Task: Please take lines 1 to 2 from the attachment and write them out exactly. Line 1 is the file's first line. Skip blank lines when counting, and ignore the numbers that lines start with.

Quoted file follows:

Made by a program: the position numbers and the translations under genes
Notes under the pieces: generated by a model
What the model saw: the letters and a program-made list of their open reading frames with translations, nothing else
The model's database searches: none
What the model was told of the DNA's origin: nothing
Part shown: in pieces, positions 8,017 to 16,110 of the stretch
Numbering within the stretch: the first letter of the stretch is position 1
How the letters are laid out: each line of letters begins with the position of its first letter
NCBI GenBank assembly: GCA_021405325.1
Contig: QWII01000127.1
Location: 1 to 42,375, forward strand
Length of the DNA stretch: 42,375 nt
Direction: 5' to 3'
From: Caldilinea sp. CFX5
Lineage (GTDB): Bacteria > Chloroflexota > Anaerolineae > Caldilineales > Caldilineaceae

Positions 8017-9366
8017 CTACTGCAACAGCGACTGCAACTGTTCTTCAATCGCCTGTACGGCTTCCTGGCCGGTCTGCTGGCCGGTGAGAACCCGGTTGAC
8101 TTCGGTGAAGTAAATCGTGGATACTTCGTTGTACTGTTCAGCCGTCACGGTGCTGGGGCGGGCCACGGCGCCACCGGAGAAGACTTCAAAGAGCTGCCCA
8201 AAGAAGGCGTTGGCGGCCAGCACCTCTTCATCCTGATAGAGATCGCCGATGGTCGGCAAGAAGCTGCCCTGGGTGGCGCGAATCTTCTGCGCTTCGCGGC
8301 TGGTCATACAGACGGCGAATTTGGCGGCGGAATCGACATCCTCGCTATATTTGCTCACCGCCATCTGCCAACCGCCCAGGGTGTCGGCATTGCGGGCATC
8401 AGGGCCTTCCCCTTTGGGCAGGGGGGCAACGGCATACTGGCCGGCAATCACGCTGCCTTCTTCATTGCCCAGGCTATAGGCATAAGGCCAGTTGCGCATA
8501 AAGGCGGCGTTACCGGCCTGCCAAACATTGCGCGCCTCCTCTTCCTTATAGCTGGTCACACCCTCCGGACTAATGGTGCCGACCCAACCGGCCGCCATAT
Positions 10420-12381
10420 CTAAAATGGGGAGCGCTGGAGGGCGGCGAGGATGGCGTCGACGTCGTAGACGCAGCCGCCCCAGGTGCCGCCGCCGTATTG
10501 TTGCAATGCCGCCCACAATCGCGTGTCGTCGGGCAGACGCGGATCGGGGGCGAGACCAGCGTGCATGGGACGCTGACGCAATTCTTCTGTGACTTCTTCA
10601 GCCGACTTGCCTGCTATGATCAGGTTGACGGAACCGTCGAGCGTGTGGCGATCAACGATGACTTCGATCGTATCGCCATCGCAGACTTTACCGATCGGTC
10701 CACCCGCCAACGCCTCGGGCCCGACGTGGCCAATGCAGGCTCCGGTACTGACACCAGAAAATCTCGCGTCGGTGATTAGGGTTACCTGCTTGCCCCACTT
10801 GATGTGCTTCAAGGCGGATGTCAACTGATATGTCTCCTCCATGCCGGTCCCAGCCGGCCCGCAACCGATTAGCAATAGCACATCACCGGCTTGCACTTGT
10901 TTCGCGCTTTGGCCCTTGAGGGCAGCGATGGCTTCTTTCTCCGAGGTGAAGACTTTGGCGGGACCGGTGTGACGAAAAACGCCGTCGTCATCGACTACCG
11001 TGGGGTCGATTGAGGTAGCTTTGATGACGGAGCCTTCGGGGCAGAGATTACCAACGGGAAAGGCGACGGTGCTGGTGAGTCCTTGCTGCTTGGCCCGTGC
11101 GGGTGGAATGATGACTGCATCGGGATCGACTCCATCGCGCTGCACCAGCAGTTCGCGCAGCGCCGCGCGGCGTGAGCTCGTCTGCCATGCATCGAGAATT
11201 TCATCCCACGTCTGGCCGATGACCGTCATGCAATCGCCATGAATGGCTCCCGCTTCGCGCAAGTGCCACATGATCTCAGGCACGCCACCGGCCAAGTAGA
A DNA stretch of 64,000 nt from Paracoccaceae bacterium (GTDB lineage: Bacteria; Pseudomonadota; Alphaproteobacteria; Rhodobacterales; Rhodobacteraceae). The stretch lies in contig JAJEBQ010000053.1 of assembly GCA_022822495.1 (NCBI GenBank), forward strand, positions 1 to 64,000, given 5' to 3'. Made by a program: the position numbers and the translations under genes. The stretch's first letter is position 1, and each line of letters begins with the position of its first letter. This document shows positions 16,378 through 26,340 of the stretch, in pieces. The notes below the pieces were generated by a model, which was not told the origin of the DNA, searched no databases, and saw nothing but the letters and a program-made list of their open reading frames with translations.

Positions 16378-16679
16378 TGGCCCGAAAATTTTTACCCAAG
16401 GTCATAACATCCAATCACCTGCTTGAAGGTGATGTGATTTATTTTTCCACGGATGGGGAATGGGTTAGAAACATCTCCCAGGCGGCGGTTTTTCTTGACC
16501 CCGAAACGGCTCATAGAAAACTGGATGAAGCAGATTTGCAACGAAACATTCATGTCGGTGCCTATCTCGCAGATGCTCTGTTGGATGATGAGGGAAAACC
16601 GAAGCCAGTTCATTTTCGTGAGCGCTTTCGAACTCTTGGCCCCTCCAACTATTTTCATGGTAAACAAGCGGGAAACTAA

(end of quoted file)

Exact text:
Made by a program: the position numbers and the translations under genes
Notes under the pieces: generated by a model